If you or an aging loved one are considering senior care in Sebastopol, CA, call At Your Service Home Care. Call today! Sonoma County: (707) 238-5700 or Marin County: (415) 942-8955.
She became a discharge planner and immediately fell in love with the concept of home care and the autonomous clinical practice it affords nurses. Dr. Lucy was hooked and has been a strong supporter of home care ever since.Believing people need advocates in healthcare systems, she has championed that cause across the acute care and post-acute care setting.
Dr. Lucy has worked in every aspect of home care from Medicare Certified, DME, Infusion, Hospice and finally Private Duty/Private Pay services. She also works as a home care consultant across the country and as a legal nurse consultant for the home care industry.
Having worked in all areas of home care, Dr. Lucy has a well-rounded perspective of the challenges facing patients, families and the home care industry, and as a provider she advocates for patients through the maze of health care services. Dr. Lucy celebrated over 37 years as a nurse and patient advocate.
Dr. Lucy has a Baccalaureate Degree in Nursing from Lewis University, Romeoville, Illinois.In 1994, she received her Masters of Science in Health Service Administration from St. Mary's University, Moraga, California. Dr. Lucy received her Doctor of Nursing Practice awarded in 2016, graduating with Distinction and a 4.0 GPA.
She did her doctoral work on the global dementia crisis, aging and prevention strategies for healthy living. Developed dementia and Alzheimer's disease plans for aging patients leaving the hospital setting or entering long-term care or home health and hospice environments. She also developed a specialized program for those at risk for dementia and Alzheimer’s disease.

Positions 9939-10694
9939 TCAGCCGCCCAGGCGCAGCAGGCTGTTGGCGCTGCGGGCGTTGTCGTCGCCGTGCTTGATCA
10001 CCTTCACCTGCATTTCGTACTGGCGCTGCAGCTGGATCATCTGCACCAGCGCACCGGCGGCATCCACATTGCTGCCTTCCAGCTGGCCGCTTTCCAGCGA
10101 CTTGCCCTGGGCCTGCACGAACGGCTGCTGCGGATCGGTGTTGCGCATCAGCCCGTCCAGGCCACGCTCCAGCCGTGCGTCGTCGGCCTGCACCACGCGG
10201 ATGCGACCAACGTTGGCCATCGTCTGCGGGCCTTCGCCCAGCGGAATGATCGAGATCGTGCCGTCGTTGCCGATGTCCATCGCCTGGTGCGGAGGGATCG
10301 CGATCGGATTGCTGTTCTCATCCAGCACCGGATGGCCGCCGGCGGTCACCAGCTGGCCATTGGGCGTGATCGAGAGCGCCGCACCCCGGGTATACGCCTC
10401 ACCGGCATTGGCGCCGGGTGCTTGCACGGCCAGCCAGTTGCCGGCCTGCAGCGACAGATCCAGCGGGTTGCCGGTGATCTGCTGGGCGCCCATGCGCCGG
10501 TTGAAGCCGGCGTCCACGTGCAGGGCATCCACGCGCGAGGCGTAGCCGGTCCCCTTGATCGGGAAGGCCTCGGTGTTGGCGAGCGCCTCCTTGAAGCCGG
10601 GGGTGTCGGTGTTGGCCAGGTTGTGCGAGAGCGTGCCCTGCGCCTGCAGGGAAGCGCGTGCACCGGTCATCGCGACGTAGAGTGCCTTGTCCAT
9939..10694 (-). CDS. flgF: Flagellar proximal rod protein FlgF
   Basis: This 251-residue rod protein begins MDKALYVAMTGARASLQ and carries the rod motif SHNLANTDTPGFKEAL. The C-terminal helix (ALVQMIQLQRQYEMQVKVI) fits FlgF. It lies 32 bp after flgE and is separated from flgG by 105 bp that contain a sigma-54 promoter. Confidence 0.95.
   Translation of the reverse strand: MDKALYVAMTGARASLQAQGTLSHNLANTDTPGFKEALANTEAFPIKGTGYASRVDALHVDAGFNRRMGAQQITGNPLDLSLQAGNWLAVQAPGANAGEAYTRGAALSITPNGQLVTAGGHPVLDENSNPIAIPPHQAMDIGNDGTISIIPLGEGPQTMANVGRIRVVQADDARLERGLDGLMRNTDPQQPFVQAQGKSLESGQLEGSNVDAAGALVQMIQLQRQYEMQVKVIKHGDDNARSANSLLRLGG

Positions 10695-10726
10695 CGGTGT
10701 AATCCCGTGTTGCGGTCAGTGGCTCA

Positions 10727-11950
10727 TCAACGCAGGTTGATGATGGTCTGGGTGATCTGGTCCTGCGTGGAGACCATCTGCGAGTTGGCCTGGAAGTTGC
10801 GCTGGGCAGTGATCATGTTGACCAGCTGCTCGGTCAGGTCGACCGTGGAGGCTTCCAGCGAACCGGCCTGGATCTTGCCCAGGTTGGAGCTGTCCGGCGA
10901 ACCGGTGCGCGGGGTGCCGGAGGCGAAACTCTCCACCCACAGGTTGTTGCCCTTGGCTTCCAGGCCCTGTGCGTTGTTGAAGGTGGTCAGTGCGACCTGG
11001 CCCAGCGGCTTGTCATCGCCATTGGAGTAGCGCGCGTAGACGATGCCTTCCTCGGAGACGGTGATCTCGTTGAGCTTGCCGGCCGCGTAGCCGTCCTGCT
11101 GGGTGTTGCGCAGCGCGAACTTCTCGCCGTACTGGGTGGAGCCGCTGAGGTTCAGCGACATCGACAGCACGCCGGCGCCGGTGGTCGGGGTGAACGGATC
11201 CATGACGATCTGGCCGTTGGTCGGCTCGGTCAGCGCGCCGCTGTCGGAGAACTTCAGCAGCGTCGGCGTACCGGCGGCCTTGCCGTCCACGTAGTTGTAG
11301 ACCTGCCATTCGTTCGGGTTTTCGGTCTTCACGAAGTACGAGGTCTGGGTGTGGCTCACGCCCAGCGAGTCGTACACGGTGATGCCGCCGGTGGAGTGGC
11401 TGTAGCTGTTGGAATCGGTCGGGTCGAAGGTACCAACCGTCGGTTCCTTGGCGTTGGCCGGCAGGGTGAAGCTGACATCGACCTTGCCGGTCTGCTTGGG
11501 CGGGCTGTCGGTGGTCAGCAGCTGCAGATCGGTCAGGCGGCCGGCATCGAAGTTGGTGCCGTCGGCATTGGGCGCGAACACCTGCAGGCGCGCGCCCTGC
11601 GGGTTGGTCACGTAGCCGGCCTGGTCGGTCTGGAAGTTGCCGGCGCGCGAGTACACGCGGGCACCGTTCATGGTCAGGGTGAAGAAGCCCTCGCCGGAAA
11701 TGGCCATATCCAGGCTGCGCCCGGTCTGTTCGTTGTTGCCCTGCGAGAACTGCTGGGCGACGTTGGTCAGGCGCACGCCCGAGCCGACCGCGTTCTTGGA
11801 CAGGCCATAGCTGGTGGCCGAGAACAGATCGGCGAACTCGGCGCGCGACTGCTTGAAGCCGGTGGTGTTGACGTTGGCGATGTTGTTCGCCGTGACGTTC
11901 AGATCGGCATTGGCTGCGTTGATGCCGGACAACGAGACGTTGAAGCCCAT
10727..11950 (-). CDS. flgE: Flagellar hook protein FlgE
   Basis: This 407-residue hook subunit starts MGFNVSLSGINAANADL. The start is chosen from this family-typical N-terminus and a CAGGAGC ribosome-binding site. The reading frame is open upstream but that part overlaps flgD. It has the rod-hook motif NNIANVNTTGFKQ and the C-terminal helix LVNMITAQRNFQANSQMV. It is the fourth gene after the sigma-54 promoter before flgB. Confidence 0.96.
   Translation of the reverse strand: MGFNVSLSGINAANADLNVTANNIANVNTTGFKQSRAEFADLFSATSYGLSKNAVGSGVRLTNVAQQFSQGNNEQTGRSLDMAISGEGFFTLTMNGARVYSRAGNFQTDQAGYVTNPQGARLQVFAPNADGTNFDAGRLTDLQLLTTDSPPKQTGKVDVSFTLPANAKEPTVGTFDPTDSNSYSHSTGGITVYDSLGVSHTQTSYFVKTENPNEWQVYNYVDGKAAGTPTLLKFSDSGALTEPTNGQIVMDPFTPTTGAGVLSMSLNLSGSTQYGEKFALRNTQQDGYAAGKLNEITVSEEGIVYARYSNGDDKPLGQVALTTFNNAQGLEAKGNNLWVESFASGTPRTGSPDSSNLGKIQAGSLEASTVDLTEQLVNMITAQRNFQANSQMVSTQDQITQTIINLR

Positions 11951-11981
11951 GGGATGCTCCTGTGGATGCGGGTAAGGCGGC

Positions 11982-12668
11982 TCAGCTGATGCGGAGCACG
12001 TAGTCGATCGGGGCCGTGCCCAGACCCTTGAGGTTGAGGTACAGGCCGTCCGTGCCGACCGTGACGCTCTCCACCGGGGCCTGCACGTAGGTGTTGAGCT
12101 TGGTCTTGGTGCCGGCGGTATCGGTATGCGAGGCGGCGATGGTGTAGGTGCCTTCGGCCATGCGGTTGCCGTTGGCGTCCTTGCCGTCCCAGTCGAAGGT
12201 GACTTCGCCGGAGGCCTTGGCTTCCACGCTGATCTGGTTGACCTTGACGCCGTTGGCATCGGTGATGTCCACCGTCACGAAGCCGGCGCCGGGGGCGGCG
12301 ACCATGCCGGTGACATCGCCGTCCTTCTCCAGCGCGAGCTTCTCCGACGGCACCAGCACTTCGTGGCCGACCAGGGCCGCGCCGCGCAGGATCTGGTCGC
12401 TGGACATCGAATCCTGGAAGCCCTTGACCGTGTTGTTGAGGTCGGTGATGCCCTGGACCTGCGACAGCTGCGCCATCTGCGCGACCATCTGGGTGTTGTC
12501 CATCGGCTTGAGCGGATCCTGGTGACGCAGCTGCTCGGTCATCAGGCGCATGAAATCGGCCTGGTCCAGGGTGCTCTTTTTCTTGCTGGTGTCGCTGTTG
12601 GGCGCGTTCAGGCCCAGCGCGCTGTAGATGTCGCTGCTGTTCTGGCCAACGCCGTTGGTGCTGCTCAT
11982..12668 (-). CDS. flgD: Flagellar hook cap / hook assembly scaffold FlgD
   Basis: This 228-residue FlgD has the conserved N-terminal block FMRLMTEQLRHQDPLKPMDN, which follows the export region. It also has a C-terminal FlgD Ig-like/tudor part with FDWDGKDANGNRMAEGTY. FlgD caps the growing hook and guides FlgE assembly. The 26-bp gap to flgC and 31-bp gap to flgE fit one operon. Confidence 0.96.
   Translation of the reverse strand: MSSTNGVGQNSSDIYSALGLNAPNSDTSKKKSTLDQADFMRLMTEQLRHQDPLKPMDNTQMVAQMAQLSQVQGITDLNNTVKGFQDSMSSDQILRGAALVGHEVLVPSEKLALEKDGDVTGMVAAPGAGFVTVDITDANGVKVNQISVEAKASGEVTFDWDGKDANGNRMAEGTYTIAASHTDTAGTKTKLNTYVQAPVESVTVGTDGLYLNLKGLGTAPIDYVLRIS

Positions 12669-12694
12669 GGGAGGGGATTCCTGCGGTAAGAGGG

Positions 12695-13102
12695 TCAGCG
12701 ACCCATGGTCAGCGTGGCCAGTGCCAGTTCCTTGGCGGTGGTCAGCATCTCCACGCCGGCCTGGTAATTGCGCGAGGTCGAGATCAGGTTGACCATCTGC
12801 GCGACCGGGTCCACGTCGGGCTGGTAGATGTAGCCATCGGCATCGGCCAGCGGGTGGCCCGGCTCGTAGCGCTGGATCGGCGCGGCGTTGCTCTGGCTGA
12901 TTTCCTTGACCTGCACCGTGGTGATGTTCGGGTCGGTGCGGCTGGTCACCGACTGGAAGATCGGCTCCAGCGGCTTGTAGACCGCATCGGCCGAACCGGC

In 1992, Dr. Lucy was designated CAHSAH Certified Home Care Administrator in the inaugural offering of this designation through the California Association for Health Services at Home (CAHSAH).
She is the founder and CEO of Creative Solutions Home Care Consulting Services and At Your Service Nursing & Home Care, a concierge nursing & home care agency that provides the services she believes are essential for seniors to age in place.She offers a higher level of care allowing people to be in their own homes with an emphasis on independence, safety, and quality of life.
Dr. Lucy is the Vice Chair of the Board of Directors for the National Association for Home Care and Hospice (NAHC) and sits on the Board of Directors for California Association for Health Services at Home (CAHSAH).
She has served on the boards for both state and national board associations, and is currently on the following boards and committees: Board of Directors, California State Association for Health Services at Home (CAHSAH), 2002-present, National Association for Home Care and Hospice (NAHC's) Private Duty Home Care Association Director, and multiple state and national home care committees.
Dr. Lucy goes to Washington, DC, several times a year to advocate for senior services and home care issues. She was past Commissioner for the Sonoma Commission on Human Rights.She is past chair of the local Senior Advocacy Services.